And even though most of the developed world has far surpassed the U.S. when it comes to maintaining and improving infrastructure and accommodating the transportation of the future, like high-speed rail, Congress and the Obama administration don’t seem to have the political will or the intellectual bandwidth to consider innovative transportation funding solutions, like a tax based on vehicle miles traveled or the establishment of a federal infrastructure bank. So plainly it will be up to the states to chart their own course on transportation funding.

O’Malley rightly makes promoting Maryland’s high tech and green economies a major priority of his administration. But all the cutting edge technology in the world won’t cure what ails the state’s economy and prepare us for the future if we can’t move our people and goods safely, efficiently, affordably and in an environmentally-friendly way.

Maryland has had plenty of opportunities to raise the gas tax through the years, and officials could never muster the political courage – even early in former Gov. Parris Glendening’s (D) second term, when gas prices briefly dipped below a dollar a gallon. Today regular is well above $3 a gallon – but the problems remain. It’s time for real political leadership. Raise the gas tax now.

Josh Kurtz is editor of Environment & Energy Daily, a Capitol Hill publication. He can be reached at .

Editor's Note: An earlier version of this column incorrectly described Sen. Roger Manno as a delegate. The column has been updated to reflect the correction.

Previous Center Maryland columns by Josh Kurtz:

Republican Rising Stars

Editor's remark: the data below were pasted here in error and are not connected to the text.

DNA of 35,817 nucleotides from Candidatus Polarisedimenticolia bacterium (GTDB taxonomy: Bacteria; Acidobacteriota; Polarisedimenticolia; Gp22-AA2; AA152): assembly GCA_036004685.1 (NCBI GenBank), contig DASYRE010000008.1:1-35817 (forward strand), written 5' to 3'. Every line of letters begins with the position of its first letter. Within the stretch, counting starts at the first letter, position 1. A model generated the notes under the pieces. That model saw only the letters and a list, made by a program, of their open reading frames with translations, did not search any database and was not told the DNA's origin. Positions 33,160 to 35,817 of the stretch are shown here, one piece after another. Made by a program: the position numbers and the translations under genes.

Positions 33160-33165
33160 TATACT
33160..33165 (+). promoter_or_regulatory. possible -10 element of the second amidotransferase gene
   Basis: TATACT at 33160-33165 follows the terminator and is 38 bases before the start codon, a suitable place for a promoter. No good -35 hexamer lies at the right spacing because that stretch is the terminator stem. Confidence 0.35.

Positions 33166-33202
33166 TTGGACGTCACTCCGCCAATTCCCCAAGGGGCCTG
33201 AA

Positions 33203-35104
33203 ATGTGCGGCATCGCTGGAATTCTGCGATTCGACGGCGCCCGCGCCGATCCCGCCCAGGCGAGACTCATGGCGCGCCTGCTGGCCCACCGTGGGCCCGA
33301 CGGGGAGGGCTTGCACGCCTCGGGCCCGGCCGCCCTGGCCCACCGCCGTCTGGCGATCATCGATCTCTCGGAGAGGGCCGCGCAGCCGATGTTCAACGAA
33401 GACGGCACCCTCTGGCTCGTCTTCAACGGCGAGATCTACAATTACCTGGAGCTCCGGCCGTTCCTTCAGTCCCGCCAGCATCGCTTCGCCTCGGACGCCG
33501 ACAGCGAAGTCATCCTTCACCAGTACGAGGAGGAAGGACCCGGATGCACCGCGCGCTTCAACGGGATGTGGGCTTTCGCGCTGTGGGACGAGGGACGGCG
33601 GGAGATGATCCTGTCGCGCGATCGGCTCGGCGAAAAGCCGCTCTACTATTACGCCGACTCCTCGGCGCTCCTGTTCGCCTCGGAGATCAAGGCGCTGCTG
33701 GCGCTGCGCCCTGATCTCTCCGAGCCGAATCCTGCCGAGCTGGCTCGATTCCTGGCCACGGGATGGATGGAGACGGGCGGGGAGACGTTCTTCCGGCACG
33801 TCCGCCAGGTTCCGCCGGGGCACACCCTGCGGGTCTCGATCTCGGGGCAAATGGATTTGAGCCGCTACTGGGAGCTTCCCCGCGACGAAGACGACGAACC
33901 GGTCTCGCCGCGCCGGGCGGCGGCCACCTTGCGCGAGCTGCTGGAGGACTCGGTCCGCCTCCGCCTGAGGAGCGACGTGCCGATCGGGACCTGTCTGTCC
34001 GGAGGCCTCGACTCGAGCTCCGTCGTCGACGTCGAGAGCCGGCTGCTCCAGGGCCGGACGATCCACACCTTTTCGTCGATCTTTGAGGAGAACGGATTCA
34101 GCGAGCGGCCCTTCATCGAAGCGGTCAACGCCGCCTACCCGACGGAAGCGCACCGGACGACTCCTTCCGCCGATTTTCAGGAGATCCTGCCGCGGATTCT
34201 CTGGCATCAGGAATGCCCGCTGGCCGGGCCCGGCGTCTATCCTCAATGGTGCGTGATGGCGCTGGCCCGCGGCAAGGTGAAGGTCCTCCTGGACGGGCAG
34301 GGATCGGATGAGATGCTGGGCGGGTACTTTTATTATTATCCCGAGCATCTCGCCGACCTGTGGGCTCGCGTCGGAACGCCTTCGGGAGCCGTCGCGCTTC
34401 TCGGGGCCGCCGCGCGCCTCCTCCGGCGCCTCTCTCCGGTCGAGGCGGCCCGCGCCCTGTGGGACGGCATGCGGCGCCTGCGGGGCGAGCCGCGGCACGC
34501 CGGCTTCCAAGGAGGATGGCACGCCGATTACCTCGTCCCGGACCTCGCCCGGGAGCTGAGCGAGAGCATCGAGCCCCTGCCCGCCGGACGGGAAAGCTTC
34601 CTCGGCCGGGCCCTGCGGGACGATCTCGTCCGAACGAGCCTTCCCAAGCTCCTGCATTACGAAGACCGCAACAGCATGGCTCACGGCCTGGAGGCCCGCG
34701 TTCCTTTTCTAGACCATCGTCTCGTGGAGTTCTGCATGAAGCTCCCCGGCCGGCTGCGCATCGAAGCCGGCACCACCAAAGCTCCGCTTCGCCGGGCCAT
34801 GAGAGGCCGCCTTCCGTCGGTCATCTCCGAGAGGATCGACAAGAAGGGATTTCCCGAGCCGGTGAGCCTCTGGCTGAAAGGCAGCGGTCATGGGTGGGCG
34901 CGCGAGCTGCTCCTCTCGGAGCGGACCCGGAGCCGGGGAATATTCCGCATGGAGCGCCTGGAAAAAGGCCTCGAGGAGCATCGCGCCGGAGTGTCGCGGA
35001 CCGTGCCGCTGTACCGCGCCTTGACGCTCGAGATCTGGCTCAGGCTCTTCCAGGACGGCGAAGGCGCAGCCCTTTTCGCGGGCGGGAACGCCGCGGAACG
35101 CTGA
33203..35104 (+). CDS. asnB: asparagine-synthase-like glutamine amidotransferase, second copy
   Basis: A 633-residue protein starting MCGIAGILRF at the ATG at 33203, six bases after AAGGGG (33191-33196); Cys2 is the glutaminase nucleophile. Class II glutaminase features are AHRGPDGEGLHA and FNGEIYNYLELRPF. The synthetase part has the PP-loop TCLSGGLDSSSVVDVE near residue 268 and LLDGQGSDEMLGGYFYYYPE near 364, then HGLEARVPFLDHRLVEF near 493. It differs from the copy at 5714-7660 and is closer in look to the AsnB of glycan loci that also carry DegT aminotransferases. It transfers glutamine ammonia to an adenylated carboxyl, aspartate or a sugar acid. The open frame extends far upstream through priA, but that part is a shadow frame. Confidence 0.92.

Only 2,114 Days Till Election Day 2016

An Old Timer Holds Forth on Annapolis

Maryland's Moment?

Happy New War

Nobody Asked Me, but…

To the Mooney...

Can Baker Cook Up Real Change?

Preppies at the Gate

Marylanders (Still) on the National Stage

We Don’t Know Jack: Fallout from Johnson Arrest Could be Far-reaching

After Ehrlich

Tomorrow Never Knows

To Be Frank (Part 2)

The More Things Change....

Lies, Damned Lies and Statistics

Polls Apart

Van Hollen's Burden

Not Rhee-a-listic

Tomorrow’s Headlines Today!

20th Century Comes to Baltimore County

Primary Colors

Murphy the Smurf

A Gene for Public Service

No Agnew Here

The Full Montgomery

Shock and Tawes

Uly's Gold

Death and Deadlines

Bad News for Democrats From Washington to Washington County

Mr. Smith Goes ... Where?

End of the Line for Vallario?

Mission: Control

Post Plays Favorites

Red Storm Rising

Michael & Me

Wanted: Fresh Blood

Taylor-Made

Black and Blue?

Slugfest

Take Me Back to Old Virginny

The Political Lives of Peter Franchot

Bob and Weave

How to Make Prince George's County King

Kane is Able

To Be Frank

Gay Rights and Political Wrongs?

The Washington Post Goes to War

Snow Job

Unsolicited Advice for Ehrlich — Wait Till 2014

The Early Bird Gets the Worm?

Wayne's World May Be Another Planet

Miller Time Comes Early

Owings Owes an Explanation
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Josh Kurtz has been writing about Maryland politics since late 1995. Louie Goldstein, William Donald Schaefer and Pete Rawlings were alive, but the Intercounty Connector, as far as anyone could tell, was dead.


But some things never change: Mike Miller is still in charge of the Senate. Gerry Evans and Bruce Bereano are among the top-earning lobbyists in Annapolis. Steny Hoyer is still waiting for Nancy Pelosi to disappear. And Maryland Republicans are still struggling to be relevant.


The media landscape in Maryland has changed a lot, and Kurtz is happy to write weekly for Center Maryland. He's been writing a column for the website since it launched in January 2010.


In his "real" job, Kurtz is editor of Environment & Energy Daily down on Capitol Hill. But he'll always find Maryland politics more fascinating.


Kurtz grew up in New York City and attended public schools there. He has a BA in History from the University of Wisconsin and an MS in Journalism from Columbia University. He's married with two daughters and lives in Takoma Park, Md. He hopes you'll drop him a line, or maybe go out for a meal with him, because he's always hungry -- for political gossip.